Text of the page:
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Heat look good in playoffs, but this summer can they keep Wade, Whiteside, Deng, and Johnson?

Bulls Heat Basketball

Miami Heat’s Hassan Whiteside, left, is congratulates by teammate Dwyane Wade after dunking against the Chicago Bulls duirng an NBA basketball game Tuesday, March 1, 2016, in Miami. (David Santago/El Nuevo Herald via AP)


Through the first week of the NBA playoffs, the Miami Heat have looked like the second best team in the Eastern Conference. The Heat offense has been explosive against a usually stout Charlotte defense, with a ridiculous team true shooting percentage of 63.7 percent, and scoring 136.9 points per 100 possessions. What all that means is they are outscoring the Hornets by more than 20 points a game.

The Heat have a talented roster (even with Chris Bosh sidelined): Dwyane Wade, Hassan Whiteside, Luol Deng, and the just added Joe Johnson.

The one problem? All of them are free agents this summer and retaining all of them will prove difficult if not impossible.

Like nearly every other team this summer (thanks to the salary cap spiking by $22 million to $92 million), the Heat will have cap space — but the cap holds from big contracts change the dynamic. Bobby Marks, the former Nets executive working for The Vertical at Yahoo Sports, breaks it down and gets into the cap holds (placeholder estimates that assume a team re-signs a free agent).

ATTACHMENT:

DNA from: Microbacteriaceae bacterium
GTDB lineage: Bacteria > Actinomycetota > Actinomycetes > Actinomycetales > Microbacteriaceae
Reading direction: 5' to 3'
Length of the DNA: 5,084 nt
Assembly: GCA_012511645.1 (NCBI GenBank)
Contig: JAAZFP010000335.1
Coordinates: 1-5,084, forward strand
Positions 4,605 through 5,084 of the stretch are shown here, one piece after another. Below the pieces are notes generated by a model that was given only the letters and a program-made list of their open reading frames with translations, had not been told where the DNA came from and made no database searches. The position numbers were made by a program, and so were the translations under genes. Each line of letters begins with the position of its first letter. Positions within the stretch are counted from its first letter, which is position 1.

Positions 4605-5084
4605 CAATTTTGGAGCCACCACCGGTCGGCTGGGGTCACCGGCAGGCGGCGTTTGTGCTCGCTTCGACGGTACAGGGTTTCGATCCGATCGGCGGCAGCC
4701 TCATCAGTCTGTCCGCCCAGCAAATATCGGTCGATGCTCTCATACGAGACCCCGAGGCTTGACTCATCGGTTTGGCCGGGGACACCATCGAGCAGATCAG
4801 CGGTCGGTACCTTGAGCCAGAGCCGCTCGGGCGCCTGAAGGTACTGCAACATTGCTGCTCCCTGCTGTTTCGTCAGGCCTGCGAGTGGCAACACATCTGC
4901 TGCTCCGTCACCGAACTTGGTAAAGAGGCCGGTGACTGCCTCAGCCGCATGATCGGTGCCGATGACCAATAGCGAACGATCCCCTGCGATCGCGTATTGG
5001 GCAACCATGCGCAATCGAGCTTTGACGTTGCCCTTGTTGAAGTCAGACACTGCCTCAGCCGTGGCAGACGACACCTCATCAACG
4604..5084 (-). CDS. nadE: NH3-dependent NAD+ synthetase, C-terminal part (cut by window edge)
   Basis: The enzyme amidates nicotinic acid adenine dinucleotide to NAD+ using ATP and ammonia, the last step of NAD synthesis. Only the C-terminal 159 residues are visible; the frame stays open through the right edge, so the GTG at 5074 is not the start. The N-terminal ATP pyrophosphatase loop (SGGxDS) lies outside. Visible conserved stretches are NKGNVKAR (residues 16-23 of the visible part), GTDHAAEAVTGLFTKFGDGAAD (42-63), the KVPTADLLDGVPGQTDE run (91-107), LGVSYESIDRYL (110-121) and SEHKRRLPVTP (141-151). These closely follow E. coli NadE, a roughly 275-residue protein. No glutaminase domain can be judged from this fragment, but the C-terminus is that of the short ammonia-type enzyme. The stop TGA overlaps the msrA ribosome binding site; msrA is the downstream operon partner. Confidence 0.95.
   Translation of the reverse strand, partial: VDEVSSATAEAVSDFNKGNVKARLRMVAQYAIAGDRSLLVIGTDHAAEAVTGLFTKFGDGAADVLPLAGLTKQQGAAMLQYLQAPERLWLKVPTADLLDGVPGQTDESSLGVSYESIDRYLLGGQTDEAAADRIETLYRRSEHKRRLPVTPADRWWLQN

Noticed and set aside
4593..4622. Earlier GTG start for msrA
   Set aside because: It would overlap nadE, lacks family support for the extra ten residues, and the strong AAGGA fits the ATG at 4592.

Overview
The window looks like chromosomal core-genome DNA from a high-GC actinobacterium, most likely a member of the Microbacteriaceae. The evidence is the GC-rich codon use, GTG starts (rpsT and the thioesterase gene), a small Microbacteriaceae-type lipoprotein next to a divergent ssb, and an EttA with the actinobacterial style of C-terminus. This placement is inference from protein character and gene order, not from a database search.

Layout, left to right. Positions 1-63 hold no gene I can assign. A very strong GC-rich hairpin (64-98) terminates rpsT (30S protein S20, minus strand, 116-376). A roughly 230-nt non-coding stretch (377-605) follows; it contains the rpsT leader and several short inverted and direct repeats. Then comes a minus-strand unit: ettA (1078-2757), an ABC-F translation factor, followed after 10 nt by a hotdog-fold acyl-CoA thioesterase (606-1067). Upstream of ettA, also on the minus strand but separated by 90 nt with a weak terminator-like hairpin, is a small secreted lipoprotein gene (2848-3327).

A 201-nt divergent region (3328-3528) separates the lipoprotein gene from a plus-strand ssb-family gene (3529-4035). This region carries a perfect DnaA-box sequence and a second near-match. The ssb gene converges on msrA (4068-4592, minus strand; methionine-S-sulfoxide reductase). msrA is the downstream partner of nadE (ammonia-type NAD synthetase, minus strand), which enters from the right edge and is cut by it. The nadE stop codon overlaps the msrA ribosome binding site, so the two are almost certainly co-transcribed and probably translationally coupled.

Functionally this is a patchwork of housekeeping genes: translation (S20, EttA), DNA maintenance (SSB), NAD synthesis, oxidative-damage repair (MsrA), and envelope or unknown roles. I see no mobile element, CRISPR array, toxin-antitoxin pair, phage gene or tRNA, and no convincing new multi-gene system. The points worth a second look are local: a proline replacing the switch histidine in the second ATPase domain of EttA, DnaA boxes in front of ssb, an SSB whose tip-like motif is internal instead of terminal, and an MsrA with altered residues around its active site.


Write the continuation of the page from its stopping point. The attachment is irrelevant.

Although the Heat only have $49 million in guaranteed contracts this summer, $52 million in free-agent cap holds will push Miami over the salary cap. Although Whiteside has a $1.2 million cap hold, finding enough room for Wade, Whiteside, Deng and Johnson will be difficult. The cap hold for Wade and Deng is $42 million combined.

The big challenges start with Wade and Whiteside. Wade has taken less than he could have gotten on the open market in recent contracts to help Miami build, and he wants a payoff.

Then there is Whiteside — Miami has his “early Bird” rights, which means they can go over the salary cap to offer him up to the mid-level exception (which will be around $8 million). The problem is Whiteside is going to get offers in the $20 million a year range. The only way Miami can offer that is to dip into their cap space. Which Pat Riley would have to clear out, and makes you wonder about the future of Deng in particular in Miami. Or, the Heat may just lose Whiteside (some teams are hesitant to give him near max money, but a few teams will jump in with both feet).

Maybe Riley can get Wade to be patient and sign last (because Miami has his Bird Rights and can exceed the cap to sign him. Maybe Johnson will take less to stay with the Heat. Maybe he can convince Whiteside to take one last year at less than market value — but don’t bet on that one.

Whiteside has another option, however. He can sign a one-year contract with cap space at a below-market salary, which would establish his Bird rights. He then could sign a long-term contract in 2017 when the cap is expected to rise to a record $109 million.

More than likely this Heat roster making a playoff run is not going to be back in the same form next season. The one silver lining is Chris Bosh will be back.